One more thing. In the logger column, you may see weird entries like
m.microsoft.alm.plugin.operations.BuildStatusLookupOperation. This is caused by MPS using a 60 character limitation on the logger name, truncating
m.microsoft. This results in quite a few spurious loggers in the Logger Tree Pane on the left. If you want to fix this, do this:
- Open <MPS-home>/bin/log.xml in your favorite editor
- Find the appender element with
<param name="file" value="$LOG_DIR$/idea.log"/>
- Just below the line find this line
<param name="ConversionPattern" value="%d [%7r] %6p - %30.30c - %m \n"/>
- Remove the
30.30which means: “minimum field width 30, maximum field width 30 more”, and be sure to keep the
Now MPS will write the logger name to the log file without truncation.
Under the Hood – the longer explanation
To understand how Chainsaw should read the log file, let us look at how MPS writes the log file. As said, MPS uses log4j version 1. The log4j configuration is typically found in a file named log4j.xml but in the MPS distribution you will not find this file. Instead MPS has a file named log.xml in the /bin directory that is very similar to a log4j.xml file. This file contains a number of path variables that need to be expanded. Only after expansion the log.xml file is passed to log4j. To see this in action, read the gory details down below.
The file log.xml contains this piece of xml
<appender name="FILE" class="org.apache.log4j.RollingFileAppender"> <param name="MaxFileSize" value="1Mb" /> <param name="MaxBackupIndex" value="3" /> <param name="file" value="$LOG_DIR$/idea.log" /> <layout class="org.apache.log4j.PatternLayout"> <param name="ConversionPattern" value="%d [%7r] %6p - %30.30c - %m \n" /> </layout> </appender>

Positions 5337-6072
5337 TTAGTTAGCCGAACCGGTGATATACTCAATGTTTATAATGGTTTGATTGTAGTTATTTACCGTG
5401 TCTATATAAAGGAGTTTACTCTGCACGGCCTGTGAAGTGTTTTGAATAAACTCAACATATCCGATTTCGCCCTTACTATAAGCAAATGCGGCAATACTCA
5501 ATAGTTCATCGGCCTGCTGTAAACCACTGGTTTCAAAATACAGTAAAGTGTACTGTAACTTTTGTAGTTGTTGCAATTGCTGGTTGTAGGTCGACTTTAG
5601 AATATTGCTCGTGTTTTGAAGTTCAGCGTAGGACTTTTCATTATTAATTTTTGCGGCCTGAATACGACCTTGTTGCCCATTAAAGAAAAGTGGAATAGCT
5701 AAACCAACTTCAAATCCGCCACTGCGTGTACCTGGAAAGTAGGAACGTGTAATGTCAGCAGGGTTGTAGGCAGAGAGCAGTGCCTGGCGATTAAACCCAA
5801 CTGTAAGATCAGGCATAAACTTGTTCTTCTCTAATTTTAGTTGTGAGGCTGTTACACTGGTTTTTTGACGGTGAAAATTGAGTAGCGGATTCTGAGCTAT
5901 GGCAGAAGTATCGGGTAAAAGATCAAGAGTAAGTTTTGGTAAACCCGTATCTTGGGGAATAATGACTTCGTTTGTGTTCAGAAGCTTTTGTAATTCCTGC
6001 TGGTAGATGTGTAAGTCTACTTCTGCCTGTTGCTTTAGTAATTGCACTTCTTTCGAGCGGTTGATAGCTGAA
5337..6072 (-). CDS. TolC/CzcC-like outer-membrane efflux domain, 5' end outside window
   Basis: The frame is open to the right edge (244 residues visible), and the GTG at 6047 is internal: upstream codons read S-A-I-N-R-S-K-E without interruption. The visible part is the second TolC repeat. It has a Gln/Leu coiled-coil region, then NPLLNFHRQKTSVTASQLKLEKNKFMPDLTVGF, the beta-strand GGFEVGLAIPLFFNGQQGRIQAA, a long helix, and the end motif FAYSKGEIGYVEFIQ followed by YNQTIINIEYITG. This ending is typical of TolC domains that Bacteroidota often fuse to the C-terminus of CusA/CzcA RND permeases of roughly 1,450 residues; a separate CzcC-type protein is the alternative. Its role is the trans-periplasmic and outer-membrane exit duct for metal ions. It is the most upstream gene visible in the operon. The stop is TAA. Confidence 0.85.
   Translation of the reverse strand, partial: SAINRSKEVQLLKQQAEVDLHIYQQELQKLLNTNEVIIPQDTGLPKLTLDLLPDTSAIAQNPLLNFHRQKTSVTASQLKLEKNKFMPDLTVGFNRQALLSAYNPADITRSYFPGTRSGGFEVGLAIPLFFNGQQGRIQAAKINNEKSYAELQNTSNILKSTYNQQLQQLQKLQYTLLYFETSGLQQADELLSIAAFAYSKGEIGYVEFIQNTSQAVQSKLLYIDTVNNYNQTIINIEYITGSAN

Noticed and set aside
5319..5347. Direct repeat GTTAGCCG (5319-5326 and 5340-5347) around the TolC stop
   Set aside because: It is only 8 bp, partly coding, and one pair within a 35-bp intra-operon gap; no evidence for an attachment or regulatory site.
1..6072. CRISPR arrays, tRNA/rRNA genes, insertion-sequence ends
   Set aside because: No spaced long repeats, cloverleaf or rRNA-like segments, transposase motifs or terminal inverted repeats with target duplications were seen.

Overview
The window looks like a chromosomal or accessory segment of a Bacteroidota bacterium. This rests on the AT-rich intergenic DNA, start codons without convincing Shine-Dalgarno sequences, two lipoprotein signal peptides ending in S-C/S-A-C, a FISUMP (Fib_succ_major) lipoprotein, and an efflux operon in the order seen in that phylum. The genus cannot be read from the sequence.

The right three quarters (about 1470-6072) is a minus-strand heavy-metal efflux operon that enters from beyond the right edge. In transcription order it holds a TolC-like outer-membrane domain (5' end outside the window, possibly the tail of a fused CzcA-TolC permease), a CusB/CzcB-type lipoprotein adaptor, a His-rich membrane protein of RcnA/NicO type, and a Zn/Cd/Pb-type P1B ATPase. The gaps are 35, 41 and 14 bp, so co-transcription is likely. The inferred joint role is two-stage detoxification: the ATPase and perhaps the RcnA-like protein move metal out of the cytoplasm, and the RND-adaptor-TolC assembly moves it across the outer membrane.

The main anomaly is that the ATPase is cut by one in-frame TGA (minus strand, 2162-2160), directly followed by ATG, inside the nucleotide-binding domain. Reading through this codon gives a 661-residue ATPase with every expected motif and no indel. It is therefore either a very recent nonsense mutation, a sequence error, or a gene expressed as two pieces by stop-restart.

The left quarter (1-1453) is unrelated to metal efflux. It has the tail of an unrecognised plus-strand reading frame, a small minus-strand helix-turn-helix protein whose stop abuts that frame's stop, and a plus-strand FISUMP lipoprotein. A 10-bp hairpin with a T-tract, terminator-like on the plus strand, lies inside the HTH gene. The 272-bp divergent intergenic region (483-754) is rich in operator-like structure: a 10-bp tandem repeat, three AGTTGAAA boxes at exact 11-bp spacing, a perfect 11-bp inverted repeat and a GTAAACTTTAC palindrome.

This is the part that tells log4j to append log messages using a rolling file mechanism. The file parameter with value $LOG_DIR$/idea.log says to which file to append– where the $LOG_DIR$ is expanded. The ConversionPattern tells that the log message must be formatted in a specific way. This is precisely the information that Chainsaw needs to find the file and to split the log line into separate fields.
Here Chainsaw makes life easy for us. It would be a burden to first look at the conversion pattern of the appender that combines the message fields into a line and then to construct the inverse pattern to unravel this line into separate fields. Chainsaw will do this for us. Try this in Chainsaw (see screenshot below):
- Pick menu item “Load Chainsaw Configuration” under menu “File”
- Select “Use fileappender entries from a log4j config file”
- Press”Open File…” and navigate to the log.xml file in the bin folder of your MPS install
- Press “Save configuration as…” and navigate to some temporary folder and save as -say- mps.xml
Open mps. xml in your favorite editor and there you have it: Chainsaw has written the receivers (plugin) for the senders (appenders) in log.xml. The plugin we need is the one with “$LOG_DIR$/idea.log” in the element with name “fileURL”. See below.